A hundred hours a week is how. There were plenty of other jobs in that time that didn't warrant coverage here. A couple of days doing electrics, for instance, and a new shower screen shaped under a sloped ceiling, fitting the shower, plastering a wall in the kitchen, finishing the brick plinth in the dining room, boxing in an SVP in the dining room, and so on. Hell, putting together a new bed took 3 hours..... I was so knackered I couldn't keep my eyes open to post anything anywhere.
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Re: Mike's extension & renovation (New shed)

Postby Mike G » 05 Aug 2018, 18:46

A day to dig then ground and remove the stinging nettles. Half a day to cast the base, 3 hours to do the brickwork, and a lazy afternoon knocking together the panels:

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Note the water. I flooded the surface of the concrete to help prevent it shrinking and cracking in this heat (over 30C on the day of pouring, and the following day). This is on made up ground, across an old back-filled ditch. There is no way of ever getting down to solid sub-soil without putting piles down, so I simply dug through the softest of the topsoil, tamped down some hardcore, and cast up a pretty strong mix of concrete. It's only a lightweight store-shed, and even if it were to move a little it wouldn't be the end of the world. The base is 2353 x 2353.......the nearest brick dimension under 2400. Eight foot square ;) .

I was going to do this on concrete lintels and have a timber suspended floor, but firstly my local builder's merchants didn't have any the right length, and secondly, that would have been a more expensive option anyway (albeit probably more appropriate for the ground conditions). Anyway, the normal low brick plinth:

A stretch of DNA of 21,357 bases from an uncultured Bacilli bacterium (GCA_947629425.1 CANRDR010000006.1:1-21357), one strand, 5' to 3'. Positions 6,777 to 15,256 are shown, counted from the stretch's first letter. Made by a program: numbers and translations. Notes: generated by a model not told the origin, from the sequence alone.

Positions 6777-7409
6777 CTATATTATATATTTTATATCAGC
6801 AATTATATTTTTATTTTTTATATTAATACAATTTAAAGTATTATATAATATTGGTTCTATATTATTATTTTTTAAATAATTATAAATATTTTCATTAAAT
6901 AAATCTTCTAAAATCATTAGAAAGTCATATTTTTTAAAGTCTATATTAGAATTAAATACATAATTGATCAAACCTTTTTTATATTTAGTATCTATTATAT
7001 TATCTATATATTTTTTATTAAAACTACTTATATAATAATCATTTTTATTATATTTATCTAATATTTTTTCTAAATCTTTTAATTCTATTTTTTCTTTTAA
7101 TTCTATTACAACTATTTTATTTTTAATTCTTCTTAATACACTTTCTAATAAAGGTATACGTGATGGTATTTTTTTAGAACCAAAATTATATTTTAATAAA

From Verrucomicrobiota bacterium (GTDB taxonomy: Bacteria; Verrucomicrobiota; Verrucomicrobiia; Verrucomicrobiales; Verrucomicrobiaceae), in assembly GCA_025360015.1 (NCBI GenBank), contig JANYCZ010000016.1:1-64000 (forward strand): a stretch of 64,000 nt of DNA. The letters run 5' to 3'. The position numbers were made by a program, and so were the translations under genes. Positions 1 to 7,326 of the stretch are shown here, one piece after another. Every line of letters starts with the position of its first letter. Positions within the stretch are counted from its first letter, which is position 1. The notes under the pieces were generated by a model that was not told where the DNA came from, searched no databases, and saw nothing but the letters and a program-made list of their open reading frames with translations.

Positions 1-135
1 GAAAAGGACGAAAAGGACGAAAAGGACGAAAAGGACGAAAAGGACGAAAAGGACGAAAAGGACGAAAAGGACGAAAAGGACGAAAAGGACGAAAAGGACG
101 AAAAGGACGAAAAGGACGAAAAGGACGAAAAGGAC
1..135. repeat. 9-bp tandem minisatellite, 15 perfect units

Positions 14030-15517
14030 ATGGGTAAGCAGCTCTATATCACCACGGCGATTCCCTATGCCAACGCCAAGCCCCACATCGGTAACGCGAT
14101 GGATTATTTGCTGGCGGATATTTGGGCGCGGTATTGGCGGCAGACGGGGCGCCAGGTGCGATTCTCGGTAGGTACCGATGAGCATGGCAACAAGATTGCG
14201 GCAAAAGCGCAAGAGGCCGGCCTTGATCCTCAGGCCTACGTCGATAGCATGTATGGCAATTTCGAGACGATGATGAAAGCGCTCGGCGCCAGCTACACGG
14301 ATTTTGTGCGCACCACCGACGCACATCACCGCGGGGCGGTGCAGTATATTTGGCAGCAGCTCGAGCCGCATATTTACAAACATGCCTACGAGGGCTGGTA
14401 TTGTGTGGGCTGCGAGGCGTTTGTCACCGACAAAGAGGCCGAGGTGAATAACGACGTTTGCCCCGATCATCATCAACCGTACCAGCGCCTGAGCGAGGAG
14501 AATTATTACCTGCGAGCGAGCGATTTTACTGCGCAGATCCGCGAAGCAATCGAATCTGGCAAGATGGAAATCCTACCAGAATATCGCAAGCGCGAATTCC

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Then marking out the plates (45x45, or ex 2"x2"):

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Finally for now, nailing together the frames. As we've got to walk this into position I just put on the lower piece of 9mm OSB, which squares everything up:

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Re: Mike's extension & renovation (New shed)

Postby fiveeyes » 08 Aug 2018, 01:43

Malcolm said it first..WOW. As a 'colonist' , this is a first rate education in the ways done long ago. Fully appreciated. Most of all, I must thank you for WIP, as that is time consuming, and your pride in workmanship is quite apparent. :obscene-drinkingcheers: bill
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Re: Mike's extension & renovation (New shed)

Postby Mike G » 08 Aug 2018, 07:36

Thanks Bill. Here are a few more of the shed, which I doubt has anyone thinking "wow"> It is going to make an enormous difference here, though, enabling me to clear out my workshop and use it properly for the first time in months.

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I wish I'd made the roof steeper. It looks too boxy, It has shelves 600 wide full height each side of a central aisle, floor to ceiling, so will hold an awful lot of stuff.
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Re: Mike's extension & renovation (New shed)

Postby wallace » 08 Aug 2018, 09:27

My daughter at the age of 20 no longer needs her wendy house so I liberated it to store things that clutter the workshop. Its amazing what you find when de cluttering
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Re: Mike's extension & renovation (New shed)

Postby Mike G » 08 Aug 2018, 10:51

"Liiberated it". :lol: Love it.
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Re: Mike's extension & renovation (New shed)

Postby Phil » 12 Aug 2018, 14:56

The house is really looking great Mike. :eusa-clap:

Not sure why you built such a small shed with all that available open ground.
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Re: Mike's extension & renovation (New shed)

Postby Mike G » 14 Aug 2018, 09:32

Phil wrote:The house is really looking great Mike. :eusa-clap:

Not sure why you built such a small shed with all that available open ground.


Thanks Phil. Well, it's my second over-spill shed from my workshop, just to take paint, excess building materials, and building-type tools (as opposed to woodworking tools). It is bigger than I need.